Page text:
We took the word [certification] out of all our material. Even though many of the teacher training programs still say that, and prospective trainees still come to us wanting to certify. But you cannot be certified in the United States unless you pass the PMA exam. That is true certification. It has to be a third-party exam by an independent, objective organization (more than your own studio, maybe even more than your own state).

Amy and I have been involved with the PMA from the beginning. We've been involved in writing the exam. The exam is still a work in progress and will only get better; nevertheless, it's our industry’s certifying exam and should be taken by every Pilates teacher.

When our trainees graduate - and it's very rigorous to go through our program with many hours of examination spread through the program - they get a diploma. We are registered with the State. It was a big process that took a lot of time and continues to be so. But it was the legal thing to do. So when our trainees graduate from us, they graduate from a recognized government agency. All of them have passed the PMA exam, to my knowledge, the first time.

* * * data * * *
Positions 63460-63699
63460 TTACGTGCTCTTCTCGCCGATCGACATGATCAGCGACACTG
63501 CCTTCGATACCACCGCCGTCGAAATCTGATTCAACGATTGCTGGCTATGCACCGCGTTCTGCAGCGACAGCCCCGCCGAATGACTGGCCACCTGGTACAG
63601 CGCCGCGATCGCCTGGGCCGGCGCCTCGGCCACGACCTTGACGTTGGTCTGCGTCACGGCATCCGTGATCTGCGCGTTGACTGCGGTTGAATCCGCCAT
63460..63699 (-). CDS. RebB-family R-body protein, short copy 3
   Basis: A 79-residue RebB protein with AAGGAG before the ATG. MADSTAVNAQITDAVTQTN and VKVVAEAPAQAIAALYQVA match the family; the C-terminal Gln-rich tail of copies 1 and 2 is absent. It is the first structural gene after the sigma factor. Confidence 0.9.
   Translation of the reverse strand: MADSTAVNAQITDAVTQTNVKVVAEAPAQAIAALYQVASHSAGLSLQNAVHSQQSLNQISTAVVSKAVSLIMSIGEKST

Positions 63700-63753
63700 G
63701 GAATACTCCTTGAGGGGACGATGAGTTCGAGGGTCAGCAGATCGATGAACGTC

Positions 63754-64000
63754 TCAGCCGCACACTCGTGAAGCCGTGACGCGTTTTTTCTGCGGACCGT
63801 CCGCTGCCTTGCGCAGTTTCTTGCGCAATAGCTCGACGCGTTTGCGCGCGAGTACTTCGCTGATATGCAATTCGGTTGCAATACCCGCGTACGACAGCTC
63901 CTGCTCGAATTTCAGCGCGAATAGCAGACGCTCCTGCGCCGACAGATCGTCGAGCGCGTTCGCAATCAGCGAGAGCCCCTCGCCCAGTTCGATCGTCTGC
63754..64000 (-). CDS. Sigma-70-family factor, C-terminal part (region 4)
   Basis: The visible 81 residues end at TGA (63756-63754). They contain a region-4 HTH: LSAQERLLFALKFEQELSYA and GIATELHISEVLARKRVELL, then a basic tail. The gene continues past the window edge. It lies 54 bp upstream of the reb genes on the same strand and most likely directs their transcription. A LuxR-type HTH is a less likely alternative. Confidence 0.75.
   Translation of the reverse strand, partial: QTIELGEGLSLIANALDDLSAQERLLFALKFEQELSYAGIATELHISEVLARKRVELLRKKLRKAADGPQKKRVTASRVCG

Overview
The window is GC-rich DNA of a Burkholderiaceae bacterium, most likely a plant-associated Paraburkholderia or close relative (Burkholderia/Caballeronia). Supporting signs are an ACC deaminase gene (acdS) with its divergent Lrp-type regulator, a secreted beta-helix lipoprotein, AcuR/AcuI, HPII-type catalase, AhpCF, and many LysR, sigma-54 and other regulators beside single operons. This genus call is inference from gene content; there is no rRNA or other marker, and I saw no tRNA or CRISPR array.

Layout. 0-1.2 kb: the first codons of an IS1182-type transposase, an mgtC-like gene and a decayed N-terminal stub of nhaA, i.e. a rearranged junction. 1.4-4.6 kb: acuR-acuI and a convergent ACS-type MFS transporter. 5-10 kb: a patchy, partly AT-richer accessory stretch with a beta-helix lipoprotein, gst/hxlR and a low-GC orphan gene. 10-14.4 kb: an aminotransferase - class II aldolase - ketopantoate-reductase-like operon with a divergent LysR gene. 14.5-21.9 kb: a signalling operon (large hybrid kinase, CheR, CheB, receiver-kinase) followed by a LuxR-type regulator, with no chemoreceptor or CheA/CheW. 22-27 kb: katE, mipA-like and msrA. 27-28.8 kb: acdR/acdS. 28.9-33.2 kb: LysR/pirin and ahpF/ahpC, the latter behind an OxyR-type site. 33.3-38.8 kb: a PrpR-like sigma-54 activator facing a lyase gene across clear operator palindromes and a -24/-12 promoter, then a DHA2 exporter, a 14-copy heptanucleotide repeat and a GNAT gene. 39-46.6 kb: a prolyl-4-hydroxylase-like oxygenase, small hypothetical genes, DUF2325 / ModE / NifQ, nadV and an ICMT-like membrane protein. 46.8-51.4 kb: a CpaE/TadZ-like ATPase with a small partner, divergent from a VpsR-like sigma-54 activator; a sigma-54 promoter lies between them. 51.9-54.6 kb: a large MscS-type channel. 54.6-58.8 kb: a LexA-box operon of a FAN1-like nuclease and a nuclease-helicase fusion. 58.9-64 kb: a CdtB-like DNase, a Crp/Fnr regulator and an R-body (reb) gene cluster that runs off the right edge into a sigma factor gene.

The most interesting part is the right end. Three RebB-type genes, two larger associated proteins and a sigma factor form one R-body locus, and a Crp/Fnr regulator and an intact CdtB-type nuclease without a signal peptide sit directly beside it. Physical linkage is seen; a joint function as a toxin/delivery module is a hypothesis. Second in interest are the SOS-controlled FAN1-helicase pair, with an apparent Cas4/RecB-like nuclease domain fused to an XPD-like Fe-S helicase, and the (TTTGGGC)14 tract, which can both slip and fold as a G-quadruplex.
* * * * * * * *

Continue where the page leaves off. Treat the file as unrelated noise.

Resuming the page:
Do you have any concerns about the Pilates industry today?

We felt from the beginning that to be a Pilates teacher, you need to know all the work and you need to know all the equipment - at least 99%. Even if you don't have a studio with all the equipment in it, knowing about all the exercises on the various equipment will inform your teaching phenomenally.

We don't teach a mat diploma. We don't pick out pieces. You learn everything at approximately the level that it might be given to the client. We have a wide platform to address the client's needs and get the product out of them that Joe wanted. We do not believe in mat by itself or reformer by itself. We think it's a disservice to Pilates, and to the clients, when teachers only know one aspect or a couple of aspects of the whole thing and start teaching.

The Everything Pilates Book is such a great reference. Are you ready for another book?

We finally wrote a book for our teacher training program. That was blood and sweat. Not quite as difficult as The Everything Pilates Book, but really hard.